Does it ever feel like you’re constantly telling your kids to stop complaining?
As a Christian parent, do you share Bible verses with them in the hopes that they will see how important it is to always be thankful and grateful and never grumble again….but it doesn’t seem to work? :)
I think sometimes we can get caught up in saying the same thing over and over and get frustrated when it seems that our parenting in this area isn’t making a difference.
Truly, though, we need to know that it is having an impact–more than we think! But sometimes we need some fresh ways to talk about being grateful with our kids that can help turn their thoughts away from themselves and call to mind their blessings.
This week, when your kids make a fuss (it’s likely to happen, as you know), try having one of these three simple conversations with them about thankfulness. I promise at least one of them can open their eyes to a new perspective and help us all to stop constant complaining in its tracks.
Three Conversations to Have with Your Kids About Thankfulness that are Actually Effective
Share Your Own Personal Experience
When you child is having a moment of frustration or even anger because he or she doesn’t get what they want (or doesn’t get what another sibling has), share with them a time in your life when you struggled with gratitude.
My 10 year old brought home a paper yesterday describing my husband. He said in it, “My dad is not perfect, but he is great and he wants to help me!” And he’s absolutely right! :) It’s so important for our kids to see us be honest about our struggles.
The purpose of parenting our children in the “way they should go” is not to demonstrate that we somehow have it all figured out and then expect perfection from them.
The point is to share with our kids how we worked through this particular weakness (not being thankful) and explain that we still sometimes have difficulty being grateful even now.
Doing this allows them to see that we are real and that the same God who helps us through our difficulties can help them too.
Talk to your kids about serving others when they’re feeling particularly selfish.
I can’t tell you how many times I’ve pulled this out of my hat! ;) While we don’t want to use this as a guilt trip, as in “be happy about eating brussel sprouts because lots of little kids have no food at all”, my husband and I really do believe that informing and educating our kids about the needs of people in our own community and around the world can make a positive impact on their lives and teach them how to have a servant’s heart.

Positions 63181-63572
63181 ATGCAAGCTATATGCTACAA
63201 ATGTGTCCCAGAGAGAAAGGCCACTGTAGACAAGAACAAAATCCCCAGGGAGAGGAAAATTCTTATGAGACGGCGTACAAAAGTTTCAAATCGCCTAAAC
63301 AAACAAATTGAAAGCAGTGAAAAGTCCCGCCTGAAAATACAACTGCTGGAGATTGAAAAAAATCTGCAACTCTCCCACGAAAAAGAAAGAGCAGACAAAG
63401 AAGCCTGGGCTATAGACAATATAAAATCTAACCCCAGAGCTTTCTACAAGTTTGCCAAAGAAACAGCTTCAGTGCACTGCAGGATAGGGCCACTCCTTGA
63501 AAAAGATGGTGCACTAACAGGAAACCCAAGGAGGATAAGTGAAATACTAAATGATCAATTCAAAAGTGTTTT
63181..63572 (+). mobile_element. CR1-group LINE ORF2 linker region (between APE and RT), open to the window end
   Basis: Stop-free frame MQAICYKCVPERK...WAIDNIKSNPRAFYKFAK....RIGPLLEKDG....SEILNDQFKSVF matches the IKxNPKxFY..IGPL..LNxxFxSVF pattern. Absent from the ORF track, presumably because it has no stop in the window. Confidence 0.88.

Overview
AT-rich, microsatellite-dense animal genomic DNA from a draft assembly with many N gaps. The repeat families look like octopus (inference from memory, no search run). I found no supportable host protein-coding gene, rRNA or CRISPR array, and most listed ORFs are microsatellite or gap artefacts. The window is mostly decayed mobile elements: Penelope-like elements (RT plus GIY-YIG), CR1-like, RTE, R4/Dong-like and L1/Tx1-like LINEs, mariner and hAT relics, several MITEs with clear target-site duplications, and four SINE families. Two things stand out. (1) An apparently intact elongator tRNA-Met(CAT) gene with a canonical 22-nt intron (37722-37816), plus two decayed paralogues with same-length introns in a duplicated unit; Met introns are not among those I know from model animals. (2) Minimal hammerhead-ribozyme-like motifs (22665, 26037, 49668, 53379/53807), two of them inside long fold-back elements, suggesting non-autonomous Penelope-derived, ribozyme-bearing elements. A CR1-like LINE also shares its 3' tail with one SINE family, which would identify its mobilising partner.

Thankfulness comes from recognizing our blessings but also from seeing that we are incredibly privileged, whether we are monetarily rich or poor, whether we live in a big house or a small one, and whether or not we can afford exciting vacations to tropical destinations.
Rather than raising kids who feel entitled and sorry for themselves because they can’t have whatever they want, we as parents can help them turn their thoughts to needs that they can meet for other people and allow them to use their creativity and energy in a Christ-like way.
Carry each other’s burdens, and in this way you will fulfill the law of Christ. Galatians 6:2
Need some ideas? I share several specific ways that you can inspire your kids to serve others in my post “4 Ways to Unspoil Your Kids at Christmas” and “How Young Kids can Serve Others at Christmas Time”
Have a conversation about “gratefulness” Scriptures during times of peace and calm.
Learning what the Bible says about who God is, what He has done for us and what our response can be to that kindness is a key tool of motivating thankfulness.
I have been guilty in the past of “yelling” Bible verses at my children: “Be KIND to one another!” I say emphatically with my voice raised. That isn’t really a great use of the principle of sharing Scripture, is it? Ha!
As Christian parents, we want to use Scripture as a teaching tool, not a scolding technique.
And really what has worked for us is to talk about verses on thankfulness and gratitude during times when there is NOT conflict. It seems like our kids remember it better that way and are much more open to listening to what we are trying to tell them!
I have to remember to give the Holy Spirit the opportunity to work in my children’s hearts. Maybe you need that reminder too! It can get frustrating when we feel like nothing is happening but then a moment comes when our children stop and recognize their own selfishness and seek to handle things in a better way.
I hope these conversation starters have been helpful to you and that at least one of them can prompt gratitude in both your children’s hearts and your own heart in this holiday season.
Looking for a resource to use to talk to your family about thankfulness from the perspective of God’s Word? You can download a FREE resource I created called 24 Days of Psalms of Thanks: Five Minute Reflections for Families in the Season of Thanksgiving.
Inside you’ll find one Scripture passage along with a question and prayer prompt for 24 days leading up to Thanksgiving. There are also 6 printable Bible verse notecards with the download!
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